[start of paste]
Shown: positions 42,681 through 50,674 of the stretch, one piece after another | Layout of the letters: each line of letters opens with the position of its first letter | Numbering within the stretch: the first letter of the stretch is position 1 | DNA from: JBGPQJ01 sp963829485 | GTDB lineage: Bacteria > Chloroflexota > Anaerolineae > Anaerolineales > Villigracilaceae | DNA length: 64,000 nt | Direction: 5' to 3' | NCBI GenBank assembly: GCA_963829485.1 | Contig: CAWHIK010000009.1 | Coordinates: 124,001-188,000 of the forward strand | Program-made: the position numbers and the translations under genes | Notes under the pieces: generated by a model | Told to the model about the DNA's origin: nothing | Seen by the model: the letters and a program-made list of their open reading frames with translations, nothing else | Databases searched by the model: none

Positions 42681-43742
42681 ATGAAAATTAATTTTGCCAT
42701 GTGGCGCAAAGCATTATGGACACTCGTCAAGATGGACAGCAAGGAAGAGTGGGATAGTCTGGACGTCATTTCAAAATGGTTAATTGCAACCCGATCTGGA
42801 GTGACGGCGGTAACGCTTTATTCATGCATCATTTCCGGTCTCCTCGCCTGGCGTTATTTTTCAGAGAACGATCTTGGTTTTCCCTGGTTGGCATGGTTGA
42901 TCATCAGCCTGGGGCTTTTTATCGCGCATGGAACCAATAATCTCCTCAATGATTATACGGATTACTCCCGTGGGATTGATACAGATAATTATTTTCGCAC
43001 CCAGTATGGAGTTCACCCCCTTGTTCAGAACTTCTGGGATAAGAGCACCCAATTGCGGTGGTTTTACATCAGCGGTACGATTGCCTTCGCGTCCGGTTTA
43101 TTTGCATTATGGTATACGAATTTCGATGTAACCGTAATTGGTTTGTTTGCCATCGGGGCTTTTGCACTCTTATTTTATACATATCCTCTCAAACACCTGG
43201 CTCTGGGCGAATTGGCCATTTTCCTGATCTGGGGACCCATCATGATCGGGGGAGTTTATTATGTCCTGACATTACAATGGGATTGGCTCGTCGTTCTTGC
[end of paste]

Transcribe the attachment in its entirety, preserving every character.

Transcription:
Shown: positions 42,681 through 50,674 of the stretch, one piece after another | Layout of the letters: each line of letters opens with the position of its first letter | Numbering within the stretch: the first letter of the stretch is position 1 | DNA from: JBGPQJ01 sp963829485 | GTDB lineage: Bacteria > Chloroflexota > Anaerolineae > Anaerolineales > Villigracilaceae | DNA length: 64,000 nt | Direction: 5' to 3' | NCBI GenBank assembly: GCA_963829485.1 | Contig: CAWHIK010000009.1 | Coordinates: 124,001-188,000 of the forward strand | Program-made: the position numbers and the translations under genes | Notes under the pieces: generated by a model | Told to the model about the DNA's origin: nothing | Seen by the model: the letters and a program-made list of their open reading frames with translations, nothing else | Databases searched by the model: none

Positions 42681-43742
42681 ATGAAAATTAATTTTGCCAT
42701 GTGGCGCAAAGCATTATGGACACTCGTCAAGATGGACAGCAAGGAAGAGTGGGATAGTCTGGACGTCATTTCAAAATGGTTAATTGCAACCCGATCTGGA
42801 GTGACGGCGGTAACGCTTTATTCATGCATCATTTCCGGTCTCCTCGCCTGGCGTTATTTTTCAGAGAACGATCTTGGTTTTCCCTGGTTGGCATGGTTGA
42901 TCATCAGCCTGGGGCTTTTTATCGCGCATGGAACCAATAATCTCCTCAATGATTATACGGATTACTCCCGTGGGATTGATACAGATAATTATTTTCGCAC
43001 CCAGTATGGAGTTCACCCCCTTGTTCAGAACTTCTGGGATAAGAGCACCCAATTGCGGTGGTTTTACATCAGCGGTACGATTGCCTTCGCGTCCGGTTTA
43101 TTTGCATTATGGTATACGAATTTCGATGTAACCGTAATTGGTTTGTTTGCCATCGGGGCTTTTGCACTCTTATTTTATACATATCCTCTCAAACACCTGG
43201 CTCTGGGCGAATTGGCCATTTTCCTGATCTGGGGACCCATCATGATCGGGGGAGTTTATTATGTCCTGACATTACAATGGGATTGGCTCGTCGTTCTTGC